Law, I. (2008). Savvy. New York: Dial Books for Young Readers.
Just reading the description, I figured Savvy was my kind of book. Twelve-year-old Mibs’s family gain a special power, a savvy, when they turn thirteen. Mibs speculates about what her power will be, but once she learns that her father has been in a horrible traffic accident, she hopes to gain a power that can help heal him. And on her birthday she, along with two of her brothers and two other friends, sneaks away from her own birthday party on a Bible delivery van to try and reach him.
While drawing on some classic children’s fantasy narratives, this book shows both the magic in the extraordinary as well as in the ordinary. It also deals with themes of not letting others’ views of you get you down and maintaining faith in yourself.
While on her adventure, Mibs is faced with a potential romance and decides she is not ready. This is a situation a parent may want to emphasize if he or she wants to show that a teenager doesn’t have to enter into a relationship before he or she is ready.
Activities to do with the book:
This could be a fun read aloud to share with students. More than anything, the thing to encourage students is to enjoy the text as they listen. Of course, a teacher could also encourage the children to make connections to other popular narratives that include people with super powers.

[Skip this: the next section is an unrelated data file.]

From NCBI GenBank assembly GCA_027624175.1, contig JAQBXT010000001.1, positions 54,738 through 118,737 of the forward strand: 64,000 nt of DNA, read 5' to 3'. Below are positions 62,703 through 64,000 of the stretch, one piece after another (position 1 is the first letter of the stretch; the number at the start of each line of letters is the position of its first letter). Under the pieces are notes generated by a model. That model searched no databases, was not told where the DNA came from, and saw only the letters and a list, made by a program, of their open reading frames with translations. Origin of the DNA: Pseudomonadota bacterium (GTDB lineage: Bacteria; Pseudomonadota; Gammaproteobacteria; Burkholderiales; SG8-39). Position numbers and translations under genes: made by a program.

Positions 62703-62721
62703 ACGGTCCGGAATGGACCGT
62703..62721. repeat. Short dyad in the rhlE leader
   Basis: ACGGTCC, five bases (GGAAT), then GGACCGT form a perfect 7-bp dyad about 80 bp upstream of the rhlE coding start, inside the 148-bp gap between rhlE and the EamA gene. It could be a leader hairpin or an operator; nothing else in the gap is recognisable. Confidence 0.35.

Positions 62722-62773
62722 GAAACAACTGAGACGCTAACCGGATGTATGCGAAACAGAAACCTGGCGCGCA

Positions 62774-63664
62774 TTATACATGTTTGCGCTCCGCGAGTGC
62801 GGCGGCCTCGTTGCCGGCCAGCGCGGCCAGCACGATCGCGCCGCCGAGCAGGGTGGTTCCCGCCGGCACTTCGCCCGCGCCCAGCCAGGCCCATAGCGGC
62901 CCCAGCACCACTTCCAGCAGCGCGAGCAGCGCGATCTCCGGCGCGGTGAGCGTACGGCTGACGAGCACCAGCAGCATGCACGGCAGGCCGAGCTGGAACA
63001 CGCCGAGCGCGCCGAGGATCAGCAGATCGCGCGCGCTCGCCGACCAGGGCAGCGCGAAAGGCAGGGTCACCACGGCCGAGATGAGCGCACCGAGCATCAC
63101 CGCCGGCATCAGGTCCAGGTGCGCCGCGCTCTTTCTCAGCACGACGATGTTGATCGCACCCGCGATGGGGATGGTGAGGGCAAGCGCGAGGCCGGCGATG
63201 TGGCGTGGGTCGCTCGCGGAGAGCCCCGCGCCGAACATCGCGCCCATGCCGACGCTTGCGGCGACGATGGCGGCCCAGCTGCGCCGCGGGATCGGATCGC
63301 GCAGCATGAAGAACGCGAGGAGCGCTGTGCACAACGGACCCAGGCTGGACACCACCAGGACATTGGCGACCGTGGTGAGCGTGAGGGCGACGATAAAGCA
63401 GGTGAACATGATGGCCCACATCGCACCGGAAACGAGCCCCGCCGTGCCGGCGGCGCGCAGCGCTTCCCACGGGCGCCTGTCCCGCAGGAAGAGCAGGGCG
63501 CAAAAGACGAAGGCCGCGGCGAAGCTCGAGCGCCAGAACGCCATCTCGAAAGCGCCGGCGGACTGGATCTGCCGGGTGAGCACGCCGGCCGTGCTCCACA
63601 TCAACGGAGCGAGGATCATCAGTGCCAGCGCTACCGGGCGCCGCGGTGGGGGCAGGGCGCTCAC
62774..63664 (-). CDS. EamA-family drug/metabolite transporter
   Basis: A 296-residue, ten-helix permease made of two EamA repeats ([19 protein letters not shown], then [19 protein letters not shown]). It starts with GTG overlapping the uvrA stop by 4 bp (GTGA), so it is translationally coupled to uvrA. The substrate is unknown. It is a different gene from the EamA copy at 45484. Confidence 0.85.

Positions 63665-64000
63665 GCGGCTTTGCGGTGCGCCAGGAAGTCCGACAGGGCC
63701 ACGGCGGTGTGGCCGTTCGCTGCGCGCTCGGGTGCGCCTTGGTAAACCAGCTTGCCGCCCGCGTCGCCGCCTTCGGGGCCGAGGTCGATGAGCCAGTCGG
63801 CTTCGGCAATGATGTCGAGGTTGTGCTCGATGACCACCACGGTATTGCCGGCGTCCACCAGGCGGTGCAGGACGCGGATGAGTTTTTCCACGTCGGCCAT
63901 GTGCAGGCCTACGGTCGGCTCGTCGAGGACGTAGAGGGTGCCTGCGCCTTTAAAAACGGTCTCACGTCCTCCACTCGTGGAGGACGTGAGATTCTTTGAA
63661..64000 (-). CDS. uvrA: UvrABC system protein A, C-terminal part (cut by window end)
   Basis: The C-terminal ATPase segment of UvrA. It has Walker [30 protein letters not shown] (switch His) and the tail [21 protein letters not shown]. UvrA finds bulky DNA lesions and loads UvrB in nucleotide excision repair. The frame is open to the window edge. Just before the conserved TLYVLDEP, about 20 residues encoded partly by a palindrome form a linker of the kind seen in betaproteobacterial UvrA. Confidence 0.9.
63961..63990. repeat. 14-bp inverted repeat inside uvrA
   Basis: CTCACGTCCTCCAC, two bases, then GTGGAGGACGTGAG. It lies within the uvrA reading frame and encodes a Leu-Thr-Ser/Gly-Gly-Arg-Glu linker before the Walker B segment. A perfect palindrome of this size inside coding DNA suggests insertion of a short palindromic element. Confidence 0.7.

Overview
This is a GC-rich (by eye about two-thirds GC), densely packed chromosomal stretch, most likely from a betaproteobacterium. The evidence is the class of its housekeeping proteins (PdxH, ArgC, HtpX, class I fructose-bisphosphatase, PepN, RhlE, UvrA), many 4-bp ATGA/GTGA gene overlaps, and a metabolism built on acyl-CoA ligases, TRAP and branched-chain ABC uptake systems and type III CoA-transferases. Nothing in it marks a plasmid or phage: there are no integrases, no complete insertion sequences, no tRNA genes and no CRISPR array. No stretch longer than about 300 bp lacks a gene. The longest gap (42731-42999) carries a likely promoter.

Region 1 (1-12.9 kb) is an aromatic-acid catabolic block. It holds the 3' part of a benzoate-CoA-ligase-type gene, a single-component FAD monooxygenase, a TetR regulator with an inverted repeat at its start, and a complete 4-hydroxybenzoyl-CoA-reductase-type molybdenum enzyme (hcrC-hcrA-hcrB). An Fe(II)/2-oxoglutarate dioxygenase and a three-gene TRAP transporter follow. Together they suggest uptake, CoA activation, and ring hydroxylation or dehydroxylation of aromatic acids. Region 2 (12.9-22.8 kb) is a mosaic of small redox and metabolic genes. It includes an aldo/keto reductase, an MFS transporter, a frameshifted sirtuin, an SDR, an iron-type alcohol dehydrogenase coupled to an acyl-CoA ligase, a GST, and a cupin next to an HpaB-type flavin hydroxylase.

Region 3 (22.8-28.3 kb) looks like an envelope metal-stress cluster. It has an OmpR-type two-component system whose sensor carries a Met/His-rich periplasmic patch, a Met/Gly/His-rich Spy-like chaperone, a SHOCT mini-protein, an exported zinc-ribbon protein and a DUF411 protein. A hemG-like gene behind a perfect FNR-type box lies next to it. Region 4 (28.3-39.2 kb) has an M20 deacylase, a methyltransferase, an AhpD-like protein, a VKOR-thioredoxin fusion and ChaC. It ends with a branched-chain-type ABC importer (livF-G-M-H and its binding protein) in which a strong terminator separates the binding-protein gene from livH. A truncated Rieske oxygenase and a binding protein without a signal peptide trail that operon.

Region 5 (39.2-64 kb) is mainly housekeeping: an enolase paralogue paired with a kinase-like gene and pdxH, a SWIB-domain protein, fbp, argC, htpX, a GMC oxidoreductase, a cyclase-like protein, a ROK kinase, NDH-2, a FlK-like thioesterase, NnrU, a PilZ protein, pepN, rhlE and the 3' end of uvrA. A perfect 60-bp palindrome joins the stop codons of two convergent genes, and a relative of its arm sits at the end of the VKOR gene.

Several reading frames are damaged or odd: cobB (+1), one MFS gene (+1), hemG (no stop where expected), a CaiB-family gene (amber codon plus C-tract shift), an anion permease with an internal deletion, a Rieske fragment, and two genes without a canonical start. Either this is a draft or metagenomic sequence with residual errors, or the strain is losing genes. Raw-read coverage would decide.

You could also pair the book with science lessons on electricity and weather.
Since there’s all not too much text on each page, this can be a good book to have students gain confidence with their reading by completing such a big heavy book.
“When my brother Fish turned thirteen, we moved to the deepest part of inland because of the hurricane and, of course, the fact that he’d caused it” (p. 1).
“We Beaumonts are just like other people…we get born, and sometime later we die. And in between, we’re happy and sad, we feel love and we feel fear, we eat and we sleep and we hurt like everyone else” (p. 97-98).
“I didn’t think I liked being a teenager all that much” (p. 110).
“My poppa needs me…he needs me to get down there to Salina. He’s like Sleeping Beauty and I have to wake him up” (p. 140).
“Fish and I weren’t in Kansaska-Nebransas anymore and we didn’t have any yellow bricks to guide us, just a big pink bus and the yellow stripe-stripe-stripes of the highway” (p. 187).
“Maybe it’s like that for everyone, I thought. Maybe we all have other people’s voices running higgledy-piggledy through our heads all the time. I thought how often my poppa and momma were there inside my head with me, telling me right from wrong. Or how the voices of Ashley Bing and Emma Flint sometimes got stuck under my skin, taunting me and making me feel low, even when they weren’t around. I began to realize how hard it was to separate out all the voices to hear the single, strong one that came just from me” (p. 238).
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